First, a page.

For Michaela Jordan, an incoming graduate student of Comparative Literature, literary studies are a means of exploring essential, pressing questions about the self and one's culture. "As a third-culture kid, my perspective on culture is different from that of most people," she reflects. "I do not relate to one national narrative and have a really tough time answering the question, 'Where are you from?' I have never considered myself fully English or French, and I have never viewed myself as an immigrant, either."
Michaela was born a British citizen to an English mother and a Colombian father, spent much of her time growing up in rural France, and traveled whenever she found an opportunity. As a result, she has long been interested in interrogating popular notions of home and belonging. Speaking about what drives her, she explains, "I would like to offer a new perspective on questions surrounding immigration in relation to globalization, the self and others in relation to notions of belonging and community, and identity in relation to defining 'home' through their representations in literature."
Michaela's interests in languages and literature provided a focus for her academic experiences and early professional career. She specialized in French literary studies at school in France and earned a degree in English at Université Lumière Lyon 2. As a post-graduate working as a French Lecturer at Reading University in England, she discovered she had a talent for teaching. She returned to Lyon 2 to receive a Master's in Education for English as a Second Language and was awarded a teaching certificate soon after that qualified her to teach French and Spanish in schools in England. After a few years working as a language instructor and translator, she felt compelled to continue studying literature.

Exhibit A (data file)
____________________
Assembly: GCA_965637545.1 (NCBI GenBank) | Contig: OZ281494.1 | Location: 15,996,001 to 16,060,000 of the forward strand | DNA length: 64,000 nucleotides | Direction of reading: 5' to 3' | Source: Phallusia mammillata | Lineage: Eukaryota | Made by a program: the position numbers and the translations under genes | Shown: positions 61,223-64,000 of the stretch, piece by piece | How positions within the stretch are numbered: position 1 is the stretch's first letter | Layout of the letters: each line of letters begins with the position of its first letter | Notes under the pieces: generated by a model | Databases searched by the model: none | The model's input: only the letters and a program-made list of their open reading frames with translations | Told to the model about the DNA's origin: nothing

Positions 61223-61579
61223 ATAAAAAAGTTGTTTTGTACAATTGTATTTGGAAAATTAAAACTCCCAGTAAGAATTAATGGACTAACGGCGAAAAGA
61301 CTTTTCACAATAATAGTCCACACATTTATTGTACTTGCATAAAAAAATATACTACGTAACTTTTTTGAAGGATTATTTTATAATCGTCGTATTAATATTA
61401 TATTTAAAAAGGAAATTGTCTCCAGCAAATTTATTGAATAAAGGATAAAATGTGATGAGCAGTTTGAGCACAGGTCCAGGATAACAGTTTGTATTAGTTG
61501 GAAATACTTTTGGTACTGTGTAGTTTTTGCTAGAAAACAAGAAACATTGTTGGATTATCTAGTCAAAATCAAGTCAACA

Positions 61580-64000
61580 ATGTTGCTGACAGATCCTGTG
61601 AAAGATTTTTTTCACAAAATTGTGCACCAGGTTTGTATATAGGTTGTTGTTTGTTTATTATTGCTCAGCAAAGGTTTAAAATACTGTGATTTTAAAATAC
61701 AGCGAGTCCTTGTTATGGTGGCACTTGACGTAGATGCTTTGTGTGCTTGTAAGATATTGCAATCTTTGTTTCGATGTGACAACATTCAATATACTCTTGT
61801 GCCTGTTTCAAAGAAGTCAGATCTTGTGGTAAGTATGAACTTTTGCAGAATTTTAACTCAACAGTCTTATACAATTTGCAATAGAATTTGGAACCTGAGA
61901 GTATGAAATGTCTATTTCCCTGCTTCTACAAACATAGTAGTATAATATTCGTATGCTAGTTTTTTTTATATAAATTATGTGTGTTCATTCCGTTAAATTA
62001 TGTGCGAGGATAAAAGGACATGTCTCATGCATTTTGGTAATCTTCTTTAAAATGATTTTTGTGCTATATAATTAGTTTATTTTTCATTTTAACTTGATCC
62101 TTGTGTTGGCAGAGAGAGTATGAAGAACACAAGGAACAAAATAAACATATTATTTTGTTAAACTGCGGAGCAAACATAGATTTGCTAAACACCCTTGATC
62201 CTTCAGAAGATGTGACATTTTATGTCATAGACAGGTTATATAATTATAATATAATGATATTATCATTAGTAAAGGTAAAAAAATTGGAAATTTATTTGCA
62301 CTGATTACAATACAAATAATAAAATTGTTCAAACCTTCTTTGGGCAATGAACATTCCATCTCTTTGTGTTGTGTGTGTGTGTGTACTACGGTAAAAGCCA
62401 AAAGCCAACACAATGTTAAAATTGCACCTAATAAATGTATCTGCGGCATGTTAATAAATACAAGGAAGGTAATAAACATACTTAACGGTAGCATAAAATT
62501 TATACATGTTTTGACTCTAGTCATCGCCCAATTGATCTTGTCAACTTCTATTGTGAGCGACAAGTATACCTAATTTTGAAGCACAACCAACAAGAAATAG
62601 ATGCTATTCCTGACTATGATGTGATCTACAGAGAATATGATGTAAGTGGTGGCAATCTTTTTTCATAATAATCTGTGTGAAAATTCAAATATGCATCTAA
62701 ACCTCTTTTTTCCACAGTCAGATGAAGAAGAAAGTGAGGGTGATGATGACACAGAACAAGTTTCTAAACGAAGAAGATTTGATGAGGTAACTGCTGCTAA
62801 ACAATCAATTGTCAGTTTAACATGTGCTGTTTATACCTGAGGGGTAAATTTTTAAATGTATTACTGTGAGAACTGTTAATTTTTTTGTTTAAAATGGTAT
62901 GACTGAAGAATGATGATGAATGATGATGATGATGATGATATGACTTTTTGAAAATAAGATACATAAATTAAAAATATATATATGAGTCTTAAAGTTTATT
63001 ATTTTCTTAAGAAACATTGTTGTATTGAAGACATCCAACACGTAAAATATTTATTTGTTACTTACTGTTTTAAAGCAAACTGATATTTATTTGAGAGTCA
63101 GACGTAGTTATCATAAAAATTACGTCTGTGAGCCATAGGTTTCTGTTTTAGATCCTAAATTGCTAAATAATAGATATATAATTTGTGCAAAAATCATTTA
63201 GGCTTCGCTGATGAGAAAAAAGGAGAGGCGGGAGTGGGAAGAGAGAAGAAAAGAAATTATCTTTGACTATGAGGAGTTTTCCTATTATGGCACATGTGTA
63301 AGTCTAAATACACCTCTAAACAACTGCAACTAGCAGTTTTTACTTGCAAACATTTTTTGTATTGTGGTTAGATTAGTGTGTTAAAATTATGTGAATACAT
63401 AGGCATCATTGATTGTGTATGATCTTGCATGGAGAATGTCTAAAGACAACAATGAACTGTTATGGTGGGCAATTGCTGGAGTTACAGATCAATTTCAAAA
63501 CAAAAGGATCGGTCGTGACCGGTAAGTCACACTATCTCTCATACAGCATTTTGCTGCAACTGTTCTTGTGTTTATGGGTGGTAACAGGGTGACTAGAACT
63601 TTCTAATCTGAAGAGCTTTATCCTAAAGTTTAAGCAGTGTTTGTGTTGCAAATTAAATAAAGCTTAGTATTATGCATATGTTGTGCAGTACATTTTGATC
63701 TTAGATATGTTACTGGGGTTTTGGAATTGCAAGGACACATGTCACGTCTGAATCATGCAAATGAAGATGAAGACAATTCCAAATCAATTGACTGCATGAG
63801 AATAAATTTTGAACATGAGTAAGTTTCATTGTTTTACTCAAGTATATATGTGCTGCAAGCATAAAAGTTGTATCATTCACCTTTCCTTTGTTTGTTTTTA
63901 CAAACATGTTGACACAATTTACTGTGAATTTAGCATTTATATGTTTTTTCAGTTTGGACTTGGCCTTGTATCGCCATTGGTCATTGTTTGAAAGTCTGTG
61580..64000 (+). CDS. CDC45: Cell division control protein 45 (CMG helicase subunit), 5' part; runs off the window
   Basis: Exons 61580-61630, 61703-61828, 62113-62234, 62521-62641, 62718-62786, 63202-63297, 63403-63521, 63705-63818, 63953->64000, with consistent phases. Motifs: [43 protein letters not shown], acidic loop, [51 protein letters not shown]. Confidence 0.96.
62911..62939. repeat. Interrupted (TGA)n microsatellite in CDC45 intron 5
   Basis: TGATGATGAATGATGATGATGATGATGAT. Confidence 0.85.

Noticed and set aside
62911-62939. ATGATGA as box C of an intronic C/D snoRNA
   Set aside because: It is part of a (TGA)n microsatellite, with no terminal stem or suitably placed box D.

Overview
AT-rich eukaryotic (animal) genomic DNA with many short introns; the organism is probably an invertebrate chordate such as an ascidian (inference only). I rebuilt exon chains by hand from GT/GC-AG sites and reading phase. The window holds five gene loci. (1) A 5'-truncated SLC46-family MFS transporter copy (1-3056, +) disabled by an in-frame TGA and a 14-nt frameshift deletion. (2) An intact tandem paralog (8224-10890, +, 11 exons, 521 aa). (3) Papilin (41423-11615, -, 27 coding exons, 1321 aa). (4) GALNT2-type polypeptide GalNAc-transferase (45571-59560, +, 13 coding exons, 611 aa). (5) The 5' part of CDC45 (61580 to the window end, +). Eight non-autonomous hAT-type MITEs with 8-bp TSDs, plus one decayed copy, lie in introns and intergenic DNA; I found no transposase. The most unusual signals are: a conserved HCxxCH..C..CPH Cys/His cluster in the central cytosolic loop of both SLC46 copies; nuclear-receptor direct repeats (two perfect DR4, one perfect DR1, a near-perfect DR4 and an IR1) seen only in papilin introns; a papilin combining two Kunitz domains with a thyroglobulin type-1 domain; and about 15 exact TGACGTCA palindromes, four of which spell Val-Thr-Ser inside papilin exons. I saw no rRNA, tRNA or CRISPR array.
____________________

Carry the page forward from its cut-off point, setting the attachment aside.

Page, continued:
Michaela's teaching experience is what initially brought her to Dartmouth. Through an inter-university exchange program between Dartmouth and Lyon 2, she was a French Resident Advisor for the French & Italian Department and the French LLC during the 2017-18 academic year. She also recently served as a program assistant for the Winter 2019 French LSA to Lyon with Professor Wine. Her positive experiences drew her back to Dartmouth when she was looking to continue her studies. Of her previous time at Dartmouth, she says, "The year I spent working here and the close relations I built with both faculty and students left me completely enamored with life at the College. Having previously studied American history and literature as part of my degree in English, experiencing it firsthand left an indelible mark on me, pushing me to return and pursue my academic career here."
Michaela plans to spend her year at Dartmouth promoting her perspective on literature and continuing to hone her academic writing skills. She then intends to pursue a career that combines her passions for education, language, and culture.
Welcome back to Dartmouth, Michaela!